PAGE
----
Granite’s voice platform is based on Metaswitch, and Microsoft acquired Metaswitch earlier this year. So as far as Teams integration, “we’re looking really great,” Palmer said. Integrations have to be done and Granite’s in-house people can custom build the applications, he said.

There are many examples of how Fuze puts together unique solutions for customers, Knueppel said.

We recently compiled a list of 20 top UCaaS providers offering products and services via channel partners.


Granite’s Mark Palmer

“I have a very large waste management company that comes to mind,” he said. “We put together an actual technical solution that was unique for their needs. And because we own our IP stack, we weren’t beholden to a third party to figure that out. Teams … is a platform that people are digging into, and we’ve figured out a way to coexist with them so that we’re actually still providing through our IP stack the benefits of what happens behind the scenes. They get a very good, voice quality solution behind some of the challenges that have happened with that platform. So we can play nice in the same sandbox or we can battle it out in the same sandbox.”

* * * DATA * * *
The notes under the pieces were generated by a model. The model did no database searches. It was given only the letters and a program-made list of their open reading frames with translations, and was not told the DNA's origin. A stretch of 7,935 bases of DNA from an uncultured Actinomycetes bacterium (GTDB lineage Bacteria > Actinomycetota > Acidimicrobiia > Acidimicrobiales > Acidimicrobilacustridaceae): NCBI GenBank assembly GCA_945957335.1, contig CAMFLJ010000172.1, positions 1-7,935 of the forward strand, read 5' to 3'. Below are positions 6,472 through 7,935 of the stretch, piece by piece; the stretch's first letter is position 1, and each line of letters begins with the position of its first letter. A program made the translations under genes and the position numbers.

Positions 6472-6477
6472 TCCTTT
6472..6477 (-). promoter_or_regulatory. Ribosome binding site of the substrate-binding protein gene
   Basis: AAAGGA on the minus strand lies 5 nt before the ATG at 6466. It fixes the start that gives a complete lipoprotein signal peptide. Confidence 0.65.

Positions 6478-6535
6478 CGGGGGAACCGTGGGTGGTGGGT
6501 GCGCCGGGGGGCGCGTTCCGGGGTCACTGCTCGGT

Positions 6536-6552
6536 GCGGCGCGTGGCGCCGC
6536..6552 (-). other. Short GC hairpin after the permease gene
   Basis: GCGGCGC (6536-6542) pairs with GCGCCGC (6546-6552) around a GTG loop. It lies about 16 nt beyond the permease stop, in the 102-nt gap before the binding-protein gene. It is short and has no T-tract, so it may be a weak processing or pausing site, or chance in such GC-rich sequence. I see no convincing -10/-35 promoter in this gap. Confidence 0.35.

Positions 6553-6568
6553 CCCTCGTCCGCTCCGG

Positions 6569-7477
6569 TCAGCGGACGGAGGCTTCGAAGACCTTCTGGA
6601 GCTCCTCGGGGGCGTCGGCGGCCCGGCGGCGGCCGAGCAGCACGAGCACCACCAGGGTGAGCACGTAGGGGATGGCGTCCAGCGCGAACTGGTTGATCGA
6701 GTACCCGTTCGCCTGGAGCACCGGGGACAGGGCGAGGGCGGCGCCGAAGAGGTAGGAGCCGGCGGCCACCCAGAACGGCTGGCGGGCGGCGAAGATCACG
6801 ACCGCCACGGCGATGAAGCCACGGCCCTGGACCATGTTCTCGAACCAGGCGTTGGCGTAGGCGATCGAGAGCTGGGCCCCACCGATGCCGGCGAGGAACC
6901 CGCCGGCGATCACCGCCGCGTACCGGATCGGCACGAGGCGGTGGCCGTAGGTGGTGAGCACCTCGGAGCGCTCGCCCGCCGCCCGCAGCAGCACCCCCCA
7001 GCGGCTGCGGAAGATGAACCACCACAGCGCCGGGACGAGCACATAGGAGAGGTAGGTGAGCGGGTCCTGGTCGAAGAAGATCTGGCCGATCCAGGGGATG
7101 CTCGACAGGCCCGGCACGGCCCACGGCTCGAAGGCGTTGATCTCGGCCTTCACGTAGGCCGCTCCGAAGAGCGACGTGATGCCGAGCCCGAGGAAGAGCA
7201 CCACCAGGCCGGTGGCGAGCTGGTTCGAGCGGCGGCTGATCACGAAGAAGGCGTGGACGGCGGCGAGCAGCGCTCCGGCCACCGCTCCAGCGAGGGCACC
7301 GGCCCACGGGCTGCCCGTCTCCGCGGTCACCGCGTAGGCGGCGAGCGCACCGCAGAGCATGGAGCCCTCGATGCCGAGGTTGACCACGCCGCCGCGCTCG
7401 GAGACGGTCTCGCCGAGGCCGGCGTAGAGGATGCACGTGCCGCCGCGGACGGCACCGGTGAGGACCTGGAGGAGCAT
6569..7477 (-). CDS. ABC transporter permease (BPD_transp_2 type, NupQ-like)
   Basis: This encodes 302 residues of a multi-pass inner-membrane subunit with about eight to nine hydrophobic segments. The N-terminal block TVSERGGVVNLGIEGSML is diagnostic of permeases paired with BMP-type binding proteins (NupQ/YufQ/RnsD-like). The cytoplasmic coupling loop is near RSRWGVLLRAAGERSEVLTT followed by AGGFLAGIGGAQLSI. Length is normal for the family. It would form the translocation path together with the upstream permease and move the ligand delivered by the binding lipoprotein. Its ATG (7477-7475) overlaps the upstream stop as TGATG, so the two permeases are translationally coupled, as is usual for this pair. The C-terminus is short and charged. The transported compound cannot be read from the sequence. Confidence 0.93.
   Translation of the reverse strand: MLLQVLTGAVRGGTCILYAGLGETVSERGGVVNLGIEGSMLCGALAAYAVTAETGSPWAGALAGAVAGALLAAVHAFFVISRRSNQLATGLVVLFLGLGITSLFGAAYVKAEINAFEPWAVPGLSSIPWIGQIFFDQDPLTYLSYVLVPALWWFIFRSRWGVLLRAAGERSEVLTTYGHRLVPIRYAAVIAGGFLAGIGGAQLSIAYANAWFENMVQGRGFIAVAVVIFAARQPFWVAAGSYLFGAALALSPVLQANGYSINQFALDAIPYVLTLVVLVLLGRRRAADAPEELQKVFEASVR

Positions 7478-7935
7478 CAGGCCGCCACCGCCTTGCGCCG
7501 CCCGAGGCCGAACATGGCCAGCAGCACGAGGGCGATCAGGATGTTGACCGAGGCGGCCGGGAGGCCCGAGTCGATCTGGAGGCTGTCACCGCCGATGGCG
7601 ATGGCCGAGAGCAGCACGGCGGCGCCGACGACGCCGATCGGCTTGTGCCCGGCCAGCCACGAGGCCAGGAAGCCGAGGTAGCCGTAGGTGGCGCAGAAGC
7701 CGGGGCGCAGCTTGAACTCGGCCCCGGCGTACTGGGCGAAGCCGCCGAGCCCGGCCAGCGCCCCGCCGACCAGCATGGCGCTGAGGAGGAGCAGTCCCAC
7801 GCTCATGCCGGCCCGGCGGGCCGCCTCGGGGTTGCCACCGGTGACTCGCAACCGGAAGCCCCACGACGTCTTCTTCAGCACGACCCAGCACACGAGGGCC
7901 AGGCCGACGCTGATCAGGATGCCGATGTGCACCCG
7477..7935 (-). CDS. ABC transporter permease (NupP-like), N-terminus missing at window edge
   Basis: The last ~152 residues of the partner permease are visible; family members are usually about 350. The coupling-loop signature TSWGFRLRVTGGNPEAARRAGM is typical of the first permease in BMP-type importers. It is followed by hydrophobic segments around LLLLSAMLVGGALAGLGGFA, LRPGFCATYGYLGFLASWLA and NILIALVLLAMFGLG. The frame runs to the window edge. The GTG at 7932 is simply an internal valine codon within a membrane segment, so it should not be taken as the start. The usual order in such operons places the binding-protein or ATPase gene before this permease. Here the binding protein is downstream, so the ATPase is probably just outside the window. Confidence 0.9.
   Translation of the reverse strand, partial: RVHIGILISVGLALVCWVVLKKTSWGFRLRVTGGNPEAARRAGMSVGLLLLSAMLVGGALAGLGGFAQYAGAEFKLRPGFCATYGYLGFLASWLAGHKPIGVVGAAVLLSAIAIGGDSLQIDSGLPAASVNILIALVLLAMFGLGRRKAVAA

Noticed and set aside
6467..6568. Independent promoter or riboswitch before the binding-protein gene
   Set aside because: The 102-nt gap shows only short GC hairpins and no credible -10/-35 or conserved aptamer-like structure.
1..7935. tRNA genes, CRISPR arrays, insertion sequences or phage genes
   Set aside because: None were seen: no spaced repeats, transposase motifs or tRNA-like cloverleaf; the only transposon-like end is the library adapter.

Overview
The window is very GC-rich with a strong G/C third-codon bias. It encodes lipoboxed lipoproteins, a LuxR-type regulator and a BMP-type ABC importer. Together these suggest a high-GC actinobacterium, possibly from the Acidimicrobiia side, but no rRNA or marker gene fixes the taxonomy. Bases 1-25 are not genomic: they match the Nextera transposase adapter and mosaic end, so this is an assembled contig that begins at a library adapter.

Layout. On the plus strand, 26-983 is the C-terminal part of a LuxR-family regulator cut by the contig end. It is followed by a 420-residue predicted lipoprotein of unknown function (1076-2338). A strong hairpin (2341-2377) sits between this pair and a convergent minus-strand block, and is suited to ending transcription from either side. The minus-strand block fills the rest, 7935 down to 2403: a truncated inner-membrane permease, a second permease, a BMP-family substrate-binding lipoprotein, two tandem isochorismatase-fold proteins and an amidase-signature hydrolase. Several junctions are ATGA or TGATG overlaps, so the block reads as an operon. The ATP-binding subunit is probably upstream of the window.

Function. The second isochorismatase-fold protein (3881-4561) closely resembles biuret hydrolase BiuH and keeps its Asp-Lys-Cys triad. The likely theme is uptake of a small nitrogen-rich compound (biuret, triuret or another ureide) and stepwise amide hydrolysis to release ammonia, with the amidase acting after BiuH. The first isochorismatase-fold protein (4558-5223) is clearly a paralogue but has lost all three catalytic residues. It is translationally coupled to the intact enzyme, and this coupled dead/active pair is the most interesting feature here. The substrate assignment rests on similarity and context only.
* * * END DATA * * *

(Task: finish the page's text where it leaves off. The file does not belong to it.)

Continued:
Owning Your Own IP

The UCaaS service providers also discussed the significance of owning your IP versus using someone else’s. Saracco said it comes down to the solution that partners pitch to the client.